A loving farewell from the Claremont School of Theology
You have been a blessing to our school for more than 60 years, and even though we are moving to Salem, Oregon, this summer, we will continue our friendship for years to come.
When our School of Theology moved to Claremont from the campus of the University of Southern California back in 1956, the city of Claremont was preparing to celebrate its 50th anniversary, Dwight D. Eisenhower was president, and underground train systems were just gaining popularity.
Today, hybrid cars and hybrid education are commonplace, technology has advanced at monumental speeds, a billionaire reality TV star is in the White House, and we are facing a global pandemic that requires us to rethink everything.
I am grateful for the leadership of our city, county and state as they guide us through this crisis, and for the Claremont community that shares many of the same values of justice and compassion for all our neighbors.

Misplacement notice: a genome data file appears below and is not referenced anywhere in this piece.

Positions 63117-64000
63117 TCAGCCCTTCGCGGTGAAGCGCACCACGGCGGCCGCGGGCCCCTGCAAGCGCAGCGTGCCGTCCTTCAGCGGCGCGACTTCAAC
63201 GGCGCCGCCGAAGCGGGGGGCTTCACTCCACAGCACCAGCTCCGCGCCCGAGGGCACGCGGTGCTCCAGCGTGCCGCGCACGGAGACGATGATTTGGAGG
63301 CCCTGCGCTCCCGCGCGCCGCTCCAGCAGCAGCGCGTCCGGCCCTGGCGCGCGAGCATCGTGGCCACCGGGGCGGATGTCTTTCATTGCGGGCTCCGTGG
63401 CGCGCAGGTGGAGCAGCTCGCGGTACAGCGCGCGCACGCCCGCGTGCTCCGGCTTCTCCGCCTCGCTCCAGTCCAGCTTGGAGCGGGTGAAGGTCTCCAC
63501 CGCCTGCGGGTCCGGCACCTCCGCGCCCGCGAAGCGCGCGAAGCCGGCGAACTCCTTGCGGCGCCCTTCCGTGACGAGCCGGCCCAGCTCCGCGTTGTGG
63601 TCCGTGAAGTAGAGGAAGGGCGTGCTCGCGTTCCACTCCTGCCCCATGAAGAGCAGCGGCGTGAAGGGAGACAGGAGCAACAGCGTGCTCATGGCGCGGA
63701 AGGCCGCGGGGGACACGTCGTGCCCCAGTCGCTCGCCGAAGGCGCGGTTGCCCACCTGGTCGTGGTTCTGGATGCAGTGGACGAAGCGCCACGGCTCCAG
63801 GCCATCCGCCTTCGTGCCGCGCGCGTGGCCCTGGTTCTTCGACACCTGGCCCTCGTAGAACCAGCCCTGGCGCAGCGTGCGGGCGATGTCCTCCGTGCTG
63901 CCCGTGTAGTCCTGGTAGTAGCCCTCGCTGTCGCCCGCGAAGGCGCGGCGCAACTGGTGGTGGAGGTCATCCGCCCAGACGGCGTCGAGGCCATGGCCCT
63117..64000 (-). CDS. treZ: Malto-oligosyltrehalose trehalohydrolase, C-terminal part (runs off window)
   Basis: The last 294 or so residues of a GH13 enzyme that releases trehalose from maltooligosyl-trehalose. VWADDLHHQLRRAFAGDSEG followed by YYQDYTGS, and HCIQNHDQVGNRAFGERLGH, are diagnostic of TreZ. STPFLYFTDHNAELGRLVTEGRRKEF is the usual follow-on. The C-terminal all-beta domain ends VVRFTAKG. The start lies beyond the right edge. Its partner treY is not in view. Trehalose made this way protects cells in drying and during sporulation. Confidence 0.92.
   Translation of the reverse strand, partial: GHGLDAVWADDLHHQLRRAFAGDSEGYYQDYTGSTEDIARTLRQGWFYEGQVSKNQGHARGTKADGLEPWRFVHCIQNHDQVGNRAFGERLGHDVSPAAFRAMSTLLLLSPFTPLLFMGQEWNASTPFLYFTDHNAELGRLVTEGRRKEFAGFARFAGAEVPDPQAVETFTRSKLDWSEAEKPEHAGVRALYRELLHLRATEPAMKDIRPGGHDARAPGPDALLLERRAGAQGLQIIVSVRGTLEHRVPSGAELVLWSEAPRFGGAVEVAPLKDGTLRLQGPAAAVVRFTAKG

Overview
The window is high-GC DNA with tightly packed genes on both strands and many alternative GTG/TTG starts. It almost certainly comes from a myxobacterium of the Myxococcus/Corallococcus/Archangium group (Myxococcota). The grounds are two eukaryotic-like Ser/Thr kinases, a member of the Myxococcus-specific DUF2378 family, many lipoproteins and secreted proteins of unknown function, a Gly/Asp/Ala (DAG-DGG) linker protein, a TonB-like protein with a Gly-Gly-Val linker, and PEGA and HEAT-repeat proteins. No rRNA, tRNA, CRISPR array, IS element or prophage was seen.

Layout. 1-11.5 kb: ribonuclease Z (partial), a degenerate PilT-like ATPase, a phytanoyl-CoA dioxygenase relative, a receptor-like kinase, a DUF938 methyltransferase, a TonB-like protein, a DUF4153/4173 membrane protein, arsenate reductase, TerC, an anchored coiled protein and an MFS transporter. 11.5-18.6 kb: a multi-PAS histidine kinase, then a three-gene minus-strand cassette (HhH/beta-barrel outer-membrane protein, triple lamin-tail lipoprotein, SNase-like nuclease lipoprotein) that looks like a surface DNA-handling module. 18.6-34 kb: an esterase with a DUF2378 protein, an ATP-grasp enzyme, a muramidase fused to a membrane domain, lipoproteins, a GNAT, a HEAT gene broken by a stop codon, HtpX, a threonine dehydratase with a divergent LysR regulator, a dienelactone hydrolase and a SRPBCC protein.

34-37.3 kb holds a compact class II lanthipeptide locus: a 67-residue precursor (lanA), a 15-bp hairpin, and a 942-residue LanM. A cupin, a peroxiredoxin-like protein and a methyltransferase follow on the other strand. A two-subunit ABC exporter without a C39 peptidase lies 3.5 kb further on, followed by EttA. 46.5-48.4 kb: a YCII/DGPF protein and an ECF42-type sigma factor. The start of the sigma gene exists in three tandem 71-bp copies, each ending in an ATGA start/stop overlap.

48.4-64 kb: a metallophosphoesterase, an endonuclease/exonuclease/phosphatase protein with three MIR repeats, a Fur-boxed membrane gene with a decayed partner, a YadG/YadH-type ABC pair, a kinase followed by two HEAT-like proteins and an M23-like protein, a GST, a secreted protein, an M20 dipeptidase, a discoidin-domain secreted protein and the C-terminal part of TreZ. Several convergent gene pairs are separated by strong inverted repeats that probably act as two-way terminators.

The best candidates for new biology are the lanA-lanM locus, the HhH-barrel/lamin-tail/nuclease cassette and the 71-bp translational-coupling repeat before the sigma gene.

We will certainly miss the “City of Trees and PhDs,” but we will take our name and the progressive, rigorous, and life-transforming theological education you have come to expect from Claremont School of Theology with us. Indeed, it was in Claremont that our professors developed the world-renowned Center for Process Studies and the holistic mental health services of The Clinebell Institute, and it is where we expanded the very definition of theological education by partnering with various Christian denominations and even Buddhist, Muslim, Jewish, Jain and other religious institutions.
It is this type of innovative education that Willamette University and the city of Salem welcome and it is why we will keep Claremont in our name.
Since 1885, when our school was born in the San Fernando Valley, we have moved and evolved and grown to meet the challenges of the day. Today is no different.
In addition to everything else that is changing in education, together we face a new challenge with this global pandemic. We have responded with the same integrity and energy, so no matter what happens with this pandemic, our dedicated staff and faculty will continue to serve, teach, and equip compassionate and grounded religious leaders for this generation and the next.
As we depart Claremont, I pray the legacy we leave behind is one of hope, perseverance, and gratitude. We shall be forever grateful for how you welcomed us and served alongside us in the shaping of theological education and in the formation of spiritual and religious leaders and educators.
Blessings and good health,
Rev. Dr. Kah-Jin Jeffrey Kuan
Claremont School of Theology